Towards the beginning of 2022, I made the decision to leave Facebook. This was not a decision that I took lightly. I engaged in long, emotional discussions with friends, family, and clergymen before telling Meta to delete my account.
“Can’t you just deactivate?” my niece asked me, tears welling in her eyes. She didn’t understand. How could she? She was only 2.
“Perhaps,” I said, stroking her long, white beard, “In another life.”
I gathered my supplies — Clif bars, Powerade, prayer beads — and set out on my journey. In only a few days, I managed to click the “delete my account” button. Now, the hard part would begin.
The Facebook account deletion process
Warning: This essay contains graphic depictions of data sanitization.
Most people don’t know that when you delete Facebook, the site begs you to stop.
You have so many friends, it says. Without you, suicide. Plague.
You must take these words seriously; they are not entirely without merit. In my case, I had assembled enough analytics to prove to myself, with statistical near-certainty, that I was making the right decision. I fed my spreadsheets into the Facebook deletion page, typing each line and column by hand. When the website disabled my keyboard, I drew the numbers with my mouse.
Fine, the website told me, Your reasoning is acceptable. Faulted, yes, but acceptable. Look at this picture of your dog from eight years ago. If you cannot be convinced, you may take the final step.
The sweat on my brow stung as it worked its way through the deep gashes on my forehead incurred during the final identity verification process. I took a bite of a Clif bar and called my dog into the room. His suffering was brief; mine was just beginning.
I had deleted Facebook.
The first days were difficult.
I had some fantastic ideas for posts — my neighbor cut down a tree, and I recorded the whole event. The footage synced perfectly with Genesis’s “Dancing with the Moonlit Knight” (the live ‘73 performance). Several times, I had quirky encounters with restaurant waitstaff. I gave a bottle of water to my mailman and recorded the interaction with my door camera.
None of these moments would be preserved. None would be my legacy.
My God, I thought, What have I done? I wrote the words in a Microsoft Word document, then placed the thumbs up emoji next to it.
The diarrhea began almost immediately and did not end for five days. They had told me about the diarrhea, and I was prepared with Pedialyte and damp hand towels — but Meta had not warned me about the tooth loss, which began five days after deletion and lasted for a full 32 days.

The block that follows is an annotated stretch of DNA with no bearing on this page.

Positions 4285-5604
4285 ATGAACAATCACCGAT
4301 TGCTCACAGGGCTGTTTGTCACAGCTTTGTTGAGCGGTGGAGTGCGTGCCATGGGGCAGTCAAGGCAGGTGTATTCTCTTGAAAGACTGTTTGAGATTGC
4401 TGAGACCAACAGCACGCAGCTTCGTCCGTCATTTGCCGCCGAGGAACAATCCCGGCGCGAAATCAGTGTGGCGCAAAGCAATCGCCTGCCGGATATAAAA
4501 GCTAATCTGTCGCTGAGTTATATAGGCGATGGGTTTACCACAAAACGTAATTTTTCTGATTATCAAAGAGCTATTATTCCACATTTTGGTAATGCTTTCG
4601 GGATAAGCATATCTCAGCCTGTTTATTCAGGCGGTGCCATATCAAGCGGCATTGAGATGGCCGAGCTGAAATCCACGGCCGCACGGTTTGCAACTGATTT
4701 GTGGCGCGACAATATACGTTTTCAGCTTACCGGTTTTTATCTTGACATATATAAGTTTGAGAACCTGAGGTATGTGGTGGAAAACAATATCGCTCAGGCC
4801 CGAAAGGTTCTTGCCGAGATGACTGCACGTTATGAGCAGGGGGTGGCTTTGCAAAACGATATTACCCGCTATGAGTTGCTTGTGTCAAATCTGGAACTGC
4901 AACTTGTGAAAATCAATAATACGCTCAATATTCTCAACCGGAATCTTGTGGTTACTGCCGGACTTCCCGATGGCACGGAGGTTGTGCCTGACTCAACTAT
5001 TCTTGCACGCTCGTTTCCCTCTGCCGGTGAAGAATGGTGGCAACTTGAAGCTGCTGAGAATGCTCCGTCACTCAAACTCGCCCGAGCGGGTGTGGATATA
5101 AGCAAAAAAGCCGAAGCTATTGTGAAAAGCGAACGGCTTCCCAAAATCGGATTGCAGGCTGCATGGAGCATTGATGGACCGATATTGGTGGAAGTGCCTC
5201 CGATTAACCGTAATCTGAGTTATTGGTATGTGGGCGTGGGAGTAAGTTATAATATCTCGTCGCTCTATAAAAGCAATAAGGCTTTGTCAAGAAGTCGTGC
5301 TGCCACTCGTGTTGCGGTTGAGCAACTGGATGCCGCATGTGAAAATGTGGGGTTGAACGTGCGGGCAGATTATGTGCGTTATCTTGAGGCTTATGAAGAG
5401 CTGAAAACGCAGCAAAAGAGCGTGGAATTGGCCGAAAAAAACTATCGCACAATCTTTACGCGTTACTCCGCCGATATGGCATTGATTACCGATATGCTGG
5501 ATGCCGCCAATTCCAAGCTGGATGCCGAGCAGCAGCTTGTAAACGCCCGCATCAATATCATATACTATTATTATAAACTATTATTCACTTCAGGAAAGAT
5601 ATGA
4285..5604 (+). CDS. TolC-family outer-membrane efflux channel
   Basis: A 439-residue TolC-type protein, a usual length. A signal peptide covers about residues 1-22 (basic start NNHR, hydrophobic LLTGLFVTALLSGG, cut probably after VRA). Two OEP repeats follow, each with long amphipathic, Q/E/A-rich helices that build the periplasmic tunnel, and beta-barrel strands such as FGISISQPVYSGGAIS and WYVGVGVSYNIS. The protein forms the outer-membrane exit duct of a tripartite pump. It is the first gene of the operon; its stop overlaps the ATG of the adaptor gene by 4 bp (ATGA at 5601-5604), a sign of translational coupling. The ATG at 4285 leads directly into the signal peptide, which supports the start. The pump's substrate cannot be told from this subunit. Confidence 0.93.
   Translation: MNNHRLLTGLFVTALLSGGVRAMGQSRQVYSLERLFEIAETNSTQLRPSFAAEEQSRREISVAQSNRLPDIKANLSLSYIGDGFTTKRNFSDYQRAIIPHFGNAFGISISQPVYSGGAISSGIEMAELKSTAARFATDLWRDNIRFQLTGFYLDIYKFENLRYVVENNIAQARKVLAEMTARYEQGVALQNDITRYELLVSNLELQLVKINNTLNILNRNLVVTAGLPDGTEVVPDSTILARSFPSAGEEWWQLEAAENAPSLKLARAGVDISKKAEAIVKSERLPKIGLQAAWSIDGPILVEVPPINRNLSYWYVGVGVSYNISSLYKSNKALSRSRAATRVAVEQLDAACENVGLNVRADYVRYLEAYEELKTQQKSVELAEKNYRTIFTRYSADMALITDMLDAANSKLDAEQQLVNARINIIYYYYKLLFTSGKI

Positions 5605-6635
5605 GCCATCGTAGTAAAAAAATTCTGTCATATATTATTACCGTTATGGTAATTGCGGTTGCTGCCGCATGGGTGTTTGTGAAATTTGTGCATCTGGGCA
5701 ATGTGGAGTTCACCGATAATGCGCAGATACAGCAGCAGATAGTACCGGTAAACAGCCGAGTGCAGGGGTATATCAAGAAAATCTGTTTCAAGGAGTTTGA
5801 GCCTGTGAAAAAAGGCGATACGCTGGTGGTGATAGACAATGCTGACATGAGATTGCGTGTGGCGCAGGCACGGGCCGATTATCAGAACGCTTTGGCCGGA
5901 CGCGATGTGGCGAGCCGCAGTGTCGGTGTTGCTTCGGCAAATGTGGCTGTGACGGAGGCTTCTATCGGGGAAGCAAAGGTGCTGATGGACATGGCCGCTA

The skin loss and bone fragmentation were probably the worst parts of the whole experience. Also, I realized that I was no longer able to find the location of my neighborhood’s Little Library Book Exchanges.
My condition began improving in mid-April. I wish that I could tell you that I turned a corner thanks to my own constitution, but this was not the case. I joined Twitter — only briefly — to stave off the worst symptoms. When the abscesses were severe, or when my body hair began self-bleaching, I would write a quick tweet to restore my reserves.
We need to talk about antisexual representation (or lack thereof) on Friends.
Hey, guys, it’s actually possible to use a public bathroom without being ableist. @ChelseaHandler @AimeeMann
Oh, now we’re talking about Iraq again? #BoycottYoplait #TeamUpForExcellence
But my goal was not to switch from one platform to another; it was to draw attention to myself by quitting social media entirely. After a brief weaning period, I deleted Twitter (I think).
It gets better.
I have become quite skillful with my walking cane, and while my days rarely start before noon, I have learned to take joy in the “little things” in life: Beekeeping, home improvement, day trading, and water polo. Mainly beekeeping.
My life is better without Facebook. I mean this truly. While I’ve lost a tool for communicating with my friends, colleagues, and neighbors, it turns out that none of those people really wanted to talk to me anyway.
If you’re thinking about deleting Facebook, I would not recommend it — unless you’re as strong and interesting as I am. In that case, embark upon the journey. You will darken one corner of your digital world, but the light will live on; you will find new worlds to explore, new sensations, new ways to love, and a fourth new thing.
I will remember my time on Facebook fondly, but I will not return. I do not think my body could withstand the Account Generation; even if this were not the case, I’ve gained too much.
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